French First Round outcome – Dataswarm system predictions

French Election 2

Above – DataSwarm Analytic Engine – Zeitgeist memes for main participants in French election on Friday 21st april


We predicted it correctly, i.e. Macron & Le Pen, and in that order, but if you look above and read the “Underlying Analysis” below you will see we had a strange piece of data in that Hamon looked like a strong competitor, even leading Le Pen according to our system, and we only got it right by applying experience from previous work, ie:

  • We know from previous elections that  social media massively under-represents the Far-Right and over represents the Left, especially in the low penetration stage that France is in (and these swings can be huge, in the UK 201o elections where UK Twitter penetration was analogous to France today, the Liberals Democrats showed c 60% of support on Twitter – they actually got less thatn both Labour & the Tories)
  • Our system dynamic model of European elections to date shows that the Left is decimated and the centre-right gains support, and we couldn’t see anything changing that in France.
  • We also know (and have calibrated for other elections) that incidents like the Paris shooting drop support for liberal candidates and raise it for conservative, especially anti-migration ones.

So we got it right by applying a lot of judgement, and that is not ideal. We also need to go through the algorithms to see how Hamon scored so highly – was it the above small penetration effect or is there some combination of effects that drove a spurious overestimation?.

But to be fair to us, we used the US primaries to train the system (and us) and the French first round serves the same purpose, and the lower Social Media usage in France (and Germany) means you have to make a lot more adjustment to get an estimate of the overall demos.


We have been tracking the French elections on the DataSwarm engine, to see how effectively it can predict events by finding the election Zeitgeist (our term for memetic dominance, maybe can be thought of akin to “momentum” in US politics). Compared to the US elections in their primaries, for the French first round the only accurate thing we can say is the situation is unclear.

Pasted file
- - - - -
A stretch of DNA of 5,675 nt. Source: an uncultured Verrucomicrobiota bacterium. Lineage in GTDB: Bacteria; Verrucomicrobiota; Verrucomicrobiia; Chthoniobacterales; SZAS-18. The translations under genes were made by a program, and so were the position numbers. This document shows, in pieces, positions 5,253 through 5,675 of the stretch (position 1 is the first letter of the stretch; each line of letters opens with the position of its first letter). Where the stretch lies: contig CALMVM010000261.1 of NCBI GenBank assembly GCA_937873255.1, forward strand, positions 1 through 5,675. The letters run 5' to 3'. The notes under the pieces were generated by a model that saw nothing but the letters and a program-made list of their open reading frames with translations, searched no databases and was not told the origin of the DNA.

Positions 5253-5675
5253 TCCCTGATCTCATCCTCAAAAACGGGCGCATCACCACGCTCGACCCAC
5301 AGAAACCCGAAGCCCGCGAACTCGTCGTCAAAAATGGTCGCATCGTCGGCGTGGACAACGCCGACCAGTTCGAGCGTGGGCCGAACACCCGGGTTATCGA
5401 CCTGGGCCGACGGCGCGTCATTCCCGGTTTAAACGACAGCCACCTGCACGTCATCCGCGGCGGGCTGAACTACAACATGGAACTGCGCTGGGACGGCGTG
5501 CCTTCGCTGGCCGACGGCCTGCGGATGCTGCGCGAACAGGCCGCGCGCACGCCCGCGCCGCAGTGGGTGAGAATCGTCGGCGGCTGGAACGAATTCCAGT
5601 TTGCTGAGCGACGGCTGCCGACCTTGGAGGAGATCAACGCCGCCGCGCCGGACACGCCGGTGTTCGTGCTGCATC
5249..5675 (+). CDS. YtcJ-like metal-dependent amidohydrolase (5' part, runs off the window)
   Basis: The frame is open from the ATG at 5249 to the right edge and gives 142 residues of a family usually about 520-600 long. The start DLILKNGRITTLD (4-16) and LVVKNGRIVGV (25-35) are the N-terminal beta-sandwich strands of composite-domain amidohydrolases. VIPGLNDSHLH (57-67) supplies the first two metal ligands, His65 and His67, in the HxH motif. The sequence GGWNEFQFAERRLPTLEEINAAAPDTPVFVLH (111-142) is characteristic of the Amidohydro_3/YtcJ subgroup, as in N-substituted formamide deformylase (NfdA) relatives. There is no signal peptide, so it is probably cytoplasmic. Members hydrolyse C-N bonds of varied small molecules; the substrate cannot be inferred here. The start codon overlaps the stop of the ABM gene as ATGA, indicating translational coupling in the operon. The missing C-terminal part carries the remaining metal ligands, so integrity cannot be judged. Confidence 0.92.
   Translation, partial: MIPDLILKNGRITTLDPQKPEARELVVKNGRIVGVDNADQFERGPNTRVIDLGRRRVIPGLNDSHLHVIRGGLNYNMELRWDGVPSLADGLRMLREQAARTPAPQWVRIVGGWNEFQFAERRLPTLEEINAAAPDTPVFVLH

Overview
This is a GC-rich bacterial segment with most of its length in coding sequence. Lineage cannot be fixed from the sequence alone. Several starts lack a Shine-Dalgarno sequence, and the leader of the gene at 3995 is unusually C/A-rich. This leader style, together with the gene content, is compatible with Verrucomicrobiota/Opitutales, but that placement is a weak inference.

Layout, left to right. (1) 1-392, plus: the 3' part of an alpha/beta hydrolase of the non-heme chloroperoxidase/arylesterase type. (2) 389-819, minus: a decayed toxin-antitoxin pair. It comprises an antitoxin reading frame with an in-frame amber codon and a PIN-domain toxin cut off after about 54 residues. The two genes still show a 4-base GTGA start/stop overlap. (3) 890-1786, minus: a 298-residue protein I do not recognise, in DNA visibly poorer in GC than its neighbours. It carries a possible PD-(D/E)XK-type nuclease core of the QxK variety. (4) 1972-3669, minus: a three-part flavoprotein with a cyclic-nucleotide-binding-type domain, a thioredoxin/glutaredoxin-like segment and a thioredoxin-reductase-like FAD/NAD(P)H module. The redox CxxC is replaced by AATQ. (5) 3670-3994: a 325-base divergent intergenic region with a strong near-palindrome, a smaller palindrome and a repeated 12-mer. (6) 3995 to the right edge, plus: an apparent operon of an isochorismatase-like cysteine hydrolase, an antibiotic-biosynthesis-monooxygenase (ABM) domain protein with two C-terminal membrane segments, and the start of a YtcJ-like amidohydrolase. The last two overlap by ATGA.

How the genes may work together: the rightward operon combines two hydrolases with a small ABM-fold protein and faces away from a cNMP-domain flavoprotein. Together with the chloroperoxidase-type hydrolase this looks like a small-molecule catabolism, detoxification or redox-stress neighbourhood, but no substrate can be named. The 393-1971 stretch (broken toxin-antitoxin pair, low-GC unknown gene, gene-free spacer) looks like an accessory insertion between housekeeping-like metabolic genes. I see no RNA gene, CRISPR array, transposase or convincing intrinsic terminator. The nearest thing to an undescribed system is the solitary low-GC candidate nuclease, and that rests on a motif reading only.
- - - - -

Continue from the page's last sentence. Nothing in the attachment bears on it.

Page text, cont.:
In France, one is not allowed to make any poll forecast from the day before an election (which is on Sunday) so we thought we’d keep to that rule to see what it was like predicting the outcome today (Friday)

As you can see in the chart above, which is a map of the memes of today c mid afternoon, we agree with most of the polls that Macron and Le Pen are up there, and our system thinks Macron has more support than Le Pen. Fillon has a lot of conversation (see the size of his bubble) but it is not as influential as the others. Also Fillon’s bubble contains quite a lot of negative sub-memes. Melenchon is being discussed by more influential media than Fillon, but the conversation is significantly less than any others.  But what we are also seeing is that Hamon is right up there with Macron on Twitter, in fact is more supported than Le Pen in both volume and influence. This is not what the polls say, and last week those positions were reversed on our system too, Hamon has made a great leap forward and Le Pen has fallen back a bit – on social media, anyway.

So, looking at our analysis of Twitter, it would predict that Macron and Hamon will go through. However, there are 3 major problems in predicting that Macron and Hamon will therefore be the winners of the first round, these being:

  • French use of social media is much lower than the UK and US, it’s more akin to the UK of 2010 (when if you believed social media, it said the Liberal Democrats would win – as we noted at the time) and we know social media always trends far more liberal than the overall population, especially when its in early adopter/early mass adoption mode which French adoption rates would suggest.
  • We also know that the Far Right is under-represented in social media, again especially in Social media’s early days – not just because liberals are more likely to be on it, but there are also many “shy Tories” even in liberal circles – right leaning people who keep quiet about their intentions to avoid losing liberal friends, colleagues or patrons.
  • Every time there is an event concerning Islamist terror or Migration, there is a defined and substantial shift to the right in the days following. Yesterday’s Paris events will have an impact, but we won’t see it’s full effect on the system until Sunday.

In short, we think that Hamon is probably over-represented on social media, Le Pen under-represented, and the Paris shooting will push Le Pen forward. Social Media also implies Melenchon is coming up fast but too late, and Fillon has too much negative baggage.

Because we haven’t tracked a French election before we don’t know the magnitudes of these factors. In the US elections we used the Primaries to train our system (and our interpretation abilities) so we were more certain of what we were seeing in the actual Election, and that’s what we’re really using the first round here for as well. (and overall that’s what we’re using elections for, to see what data the system pushes out on mapping memetic trends on social media against known outcomes)

So with all those caveats and uncertainties, then based on our metrics of “noisy liberals and shy rightists” effect on social media in the UK and US, and swings to the right when Paris-like incidents have happened elsewhere we’d predict that Macron and Le Pen will come through despite Hamon’s showing.

But, in politics at the moment, anything could happen in the next half-day….